|Masked Tityra (Tityra semifasciata)|
Over the past month I have made a couple of trips to Rio Silanche Bird Sanctuary. (Follow link for specific details on the reserve.) It is not a place I normally try to tackle on a day trip from Quito but it can be done. One of its strong points is its canopy tower allowing for a more comfortable view of birds that inhabit the canopy and understory. Due to the deforestation of the surrounding area the reserve encounters many flocks and wanderers looking for a place to rest.
Aside from the viewing advantage of the tower, it is a great place to meet people who share the same interest. On my first visit to Rio Silanche this past month I had the pleasure of making the acquaintance of Jean Paul Perret, founder of Neotropical Birding Tours based in Peru. He was spending some time in Ecuador, scouting the various birding areas. We had several hours to photograph and discuss the various bird species visiting the trees surrounding the tower that morning.
It was a great morning for birding as there were several flocks passing through during our stay. Chocó Toucans were quite prevalent and the eye level vantage point made for some great photos. Of course, where there are Chocós, you will also find the Pale-mandibled Aracari. (Also called the Collared or Stripe-billed Aracari). A small group of Bronze-winged Parrots perched near the tower and a male White-tailed Trogon paid us a visit and stuck around for a few pics.
One of the highlights of the morning was an extended visit by a White-necked Puffbird. It perched in a nearly bare tree a short distance from the tower. It was an impressive sight as it sat proudly on the limb perusing the countryside. We could hear some White-bearded Manakins clacking away in the forest below but they never showed themselves. All in all it was productive morning and especially so because I met a new friend in Jean Paul.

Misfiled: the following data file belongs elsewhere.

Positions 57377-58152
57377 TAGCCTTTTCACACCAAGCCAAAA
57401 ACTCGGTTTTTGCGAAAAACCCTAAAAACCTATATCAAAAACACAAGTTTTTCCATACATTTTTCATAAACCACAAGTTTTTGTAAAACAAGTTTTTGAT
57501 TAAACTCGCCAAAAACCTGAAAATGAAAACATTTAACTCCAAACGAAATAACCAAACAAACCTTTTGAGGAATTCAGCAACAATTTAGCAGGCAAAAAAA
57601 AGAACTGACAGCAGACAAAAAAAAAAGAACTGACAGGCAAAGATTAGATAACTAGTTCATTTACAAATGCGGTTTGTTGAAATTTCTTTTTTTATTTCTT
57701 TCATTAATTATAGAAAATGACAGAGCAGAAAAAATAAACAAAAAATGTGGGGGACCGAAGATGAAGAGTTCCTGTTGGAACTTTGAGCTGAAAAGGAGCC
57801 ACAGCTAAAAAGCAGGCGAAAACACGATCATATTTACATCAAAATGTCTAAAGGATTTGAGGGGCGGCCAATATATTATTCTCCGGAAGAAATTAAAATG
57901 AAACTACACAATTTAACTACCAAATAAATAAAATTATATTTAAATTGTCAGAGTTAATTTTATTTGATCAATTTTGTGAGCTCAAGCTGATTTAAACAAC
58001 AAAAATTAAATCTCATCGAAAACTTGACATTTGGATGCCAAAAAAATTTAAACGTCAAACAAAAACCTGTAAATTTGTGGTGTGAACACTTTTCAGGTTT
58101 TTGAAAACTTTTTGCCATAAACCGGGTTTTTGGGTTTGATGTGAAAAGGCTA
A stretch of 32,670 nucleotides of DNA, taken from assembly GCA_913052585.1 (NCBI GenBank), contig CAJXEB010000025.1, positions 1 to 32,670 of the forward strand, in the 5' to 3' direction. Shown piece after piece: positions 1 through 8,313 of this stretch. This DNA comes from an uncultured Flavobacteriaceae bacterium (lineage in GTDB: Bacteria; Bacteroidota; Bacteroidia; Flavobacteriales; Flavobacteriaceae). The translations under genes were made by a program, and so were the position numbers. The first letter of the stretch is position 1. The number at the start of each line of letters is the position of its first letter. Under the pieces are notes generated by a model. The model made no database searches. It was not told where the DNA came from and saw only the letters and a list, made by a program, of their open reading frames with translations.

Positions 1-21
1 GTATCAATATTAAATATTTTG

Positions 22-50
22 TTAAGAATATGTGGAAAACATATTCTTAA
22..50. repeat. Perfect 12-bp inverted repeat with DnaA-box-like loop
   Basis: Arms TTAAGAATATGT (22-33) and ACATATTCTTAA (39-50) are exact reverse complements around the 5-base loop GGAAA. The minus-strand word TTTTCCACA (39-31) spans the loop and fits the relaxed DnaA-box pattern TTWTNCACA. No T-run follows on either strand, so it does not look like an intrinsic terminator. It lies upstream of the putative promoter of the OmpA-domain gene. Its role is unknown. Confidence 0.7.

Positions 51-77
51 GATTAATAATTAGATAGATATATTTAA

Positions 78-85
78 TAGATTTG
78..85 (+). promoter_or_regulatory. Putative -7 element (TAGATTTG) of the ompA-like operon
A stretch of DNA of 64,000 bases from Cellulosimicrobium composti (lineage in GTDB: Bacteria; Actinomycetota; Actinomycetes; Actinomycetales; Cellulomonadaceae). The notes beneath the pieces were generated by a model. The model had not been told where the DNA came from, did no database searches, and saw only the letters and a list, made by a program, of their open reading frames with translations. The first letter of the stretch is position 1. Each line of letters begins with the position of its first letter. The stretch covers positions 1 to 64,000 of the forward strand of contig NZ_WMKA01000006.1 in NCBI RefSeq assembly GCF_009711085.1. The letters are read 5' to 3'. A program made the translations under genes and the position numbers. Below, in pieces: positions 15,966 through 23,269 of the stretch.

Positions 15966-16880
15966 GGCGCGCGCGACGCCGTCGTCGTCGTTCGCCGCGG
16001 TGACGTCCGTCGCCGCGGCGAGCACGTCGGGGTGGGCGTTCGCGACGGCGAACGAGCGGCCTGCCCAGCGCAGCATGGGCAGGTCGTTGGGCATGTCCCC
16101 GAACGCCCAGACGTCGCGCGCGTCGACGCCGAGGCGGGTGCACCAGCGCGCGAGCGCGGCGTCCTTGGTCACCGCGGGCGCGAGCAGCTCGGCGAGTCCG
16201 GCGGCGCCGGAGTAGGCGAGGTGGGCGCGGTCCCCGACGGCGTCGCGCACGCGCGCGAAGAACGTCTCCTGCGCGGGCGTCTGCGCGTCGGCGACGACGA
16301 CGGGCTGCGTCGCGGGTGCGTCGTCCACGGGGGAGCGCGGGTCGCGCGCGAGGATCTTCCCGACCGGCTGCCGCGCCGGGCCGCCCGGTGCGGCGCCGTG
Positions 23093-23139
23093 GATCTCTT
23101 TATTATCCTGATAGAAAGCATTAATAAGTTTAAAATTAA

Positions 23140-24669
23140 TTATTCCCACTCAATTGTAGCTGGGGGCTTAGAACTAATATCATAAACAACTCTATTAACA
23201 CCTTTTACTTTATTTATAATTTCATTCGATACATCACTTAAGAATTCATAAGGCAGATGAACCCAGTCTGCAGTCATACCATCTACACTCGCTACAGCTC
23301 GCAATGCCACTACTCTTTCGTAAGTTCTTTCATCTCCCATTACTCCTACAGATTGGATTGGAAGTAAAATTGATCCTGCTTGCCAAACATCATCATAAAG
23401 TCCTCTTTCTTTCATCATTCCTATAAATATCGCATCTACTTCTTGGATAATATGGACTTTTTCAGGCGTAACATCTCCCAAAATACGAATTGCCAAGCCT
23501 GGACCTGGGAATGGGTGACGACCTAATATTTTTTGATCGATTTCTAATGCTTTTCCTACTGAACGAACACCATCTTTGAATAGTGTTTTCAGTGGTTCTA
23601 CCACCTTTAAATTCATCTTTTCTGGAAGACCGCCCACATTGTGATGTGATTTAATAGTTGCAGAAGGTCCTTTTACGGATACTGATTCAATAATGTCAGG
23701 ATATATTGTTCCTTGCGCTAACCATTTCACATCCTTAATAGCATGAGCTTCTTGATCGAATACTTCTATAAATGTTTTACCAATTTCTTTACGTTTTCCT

My second visit to the tower was with Pearl Jordan, the young lady who came on a mission of seeing 8,000 birds by her 80th birthday. (You can read the full account of her trip here.) We arrived early in hopes of seeing some new lifers for her. Along with the species that I had encountered on my previous visit we were able to see the Masked Tityra and the Rufous-winged Tanager. (I saw the Bay-headed Tanager, which is more common, on the first trip.) Unfortunately we had to cut our time in the tower short because it was a clear day and the intense heat of the sun was making our stay unbearable.
We took the main trail around the property in search of the Brown Wood-Rail. We heard one clamoring in the forest near the creek but were unable to get it to show itself. We did, however, encounter the Purple-chested Hummingbird, a Chocó endemic and not very common. Since this was one of Pearl’s target birds it made for a productive day.
Rio Silanche Bird Sanctuary, a property of the Mindo Cloud Forest foundation, is a great place for the visiting bird fancier. It canopy tower lends itself to wonderful views of many species and a great place to meet new friends. I would recommend adding it to any northwest Ecuador birding adventure.